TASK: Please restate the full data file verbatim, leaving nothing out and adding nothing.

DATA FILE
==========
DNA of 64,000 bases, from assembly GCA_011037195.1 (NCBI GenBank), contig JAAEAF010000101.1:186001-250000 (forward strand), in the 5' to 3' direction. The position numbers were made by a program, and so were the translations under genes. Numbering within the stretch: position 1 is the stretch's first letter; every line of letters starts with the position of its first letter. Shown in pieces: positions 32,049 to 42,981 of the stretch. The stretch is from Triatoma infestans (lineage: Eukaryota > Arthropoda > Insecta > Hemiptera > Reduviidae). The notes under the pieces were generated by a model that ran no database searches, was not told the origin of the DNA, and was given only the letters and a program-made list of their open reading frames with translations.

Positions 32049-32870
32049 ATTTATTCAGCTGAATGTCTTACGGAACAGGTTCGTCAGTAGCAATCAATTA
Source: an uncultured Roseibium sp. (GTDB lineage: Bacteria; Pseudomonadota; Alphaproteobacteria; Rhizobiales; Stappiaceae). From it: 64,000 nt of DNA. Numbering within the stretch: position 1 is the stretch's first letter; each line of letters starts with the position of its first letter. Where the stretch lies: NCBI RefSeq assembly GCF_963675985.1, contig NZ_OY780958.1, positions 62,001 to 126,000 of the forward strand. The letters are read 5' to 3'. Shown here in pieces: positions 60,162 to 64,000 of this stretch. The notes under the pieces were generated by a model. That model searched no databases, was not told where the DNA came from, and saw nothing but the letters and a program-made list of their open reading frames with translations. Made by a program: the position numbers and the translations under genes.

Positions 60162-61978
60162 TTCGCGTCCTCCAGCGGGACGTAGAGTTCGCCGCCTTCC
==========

DNA of 64,000 bases, from assembly GCA_011037195.1 (NCBI GenBank), contig JAAEAF010000101.1:186001-250000 (forward strand), in the 5' to 3' direction. The position numbers were made by a program, and so were the translations under genes. Numbering within the stretch: position 1 is the stretch's first letter; every line of letters starts with the position of its first letter. Shown in pieces: positions 32,049 to 42,981 of the stretch. The stretch is from Triatoma infestans (lineage: Eukaryota > Arthropoda > Insecta > Hemiptera > Reduviidae). The notes under the pieces were generated by a model that ran no database searches, was not told the origin of the DNA, and was given only the letters and a program-made list of their open reading frames with translations.

Positions 32049-32870
32049 ATTTATTCAGCTGAATGTCTTACGGAACAGGTTCGTCAGTAGCAATCAATTA
Source: an uncultured Roseibium sp. (GTDB lineage: Bacteria; Pseudomonadota; Alphaproteobacteria; Rhizobiales; Stappiaceae). From it: 64,000 nt of DNA. Numbering within the stretch: position 1 is the stretch's first letter; each line of letters starts with the position of its first letter. Where the stretch lies: NCBI RefSeq assembly GCF_963675985.1, contig NZ_OY780958.1, positions 62,001 to 126,000 of the forward strand. The letters are read 5' to 3'. Shown here in pieces: positions 60,162 to 64,000 of this stretch. The notes under the pieces were generated by a model. That model searched no databases, was not told where the DNA came from, and saw nothing but the letters and a program-made list of their open reading frames with translations. Made by a program: the position numbers and the translations under genes.

Positions 60162-61978
60162 TTCGCGTCCTCCAGCGGGACGTAGAGTTCGCCGCCTTCC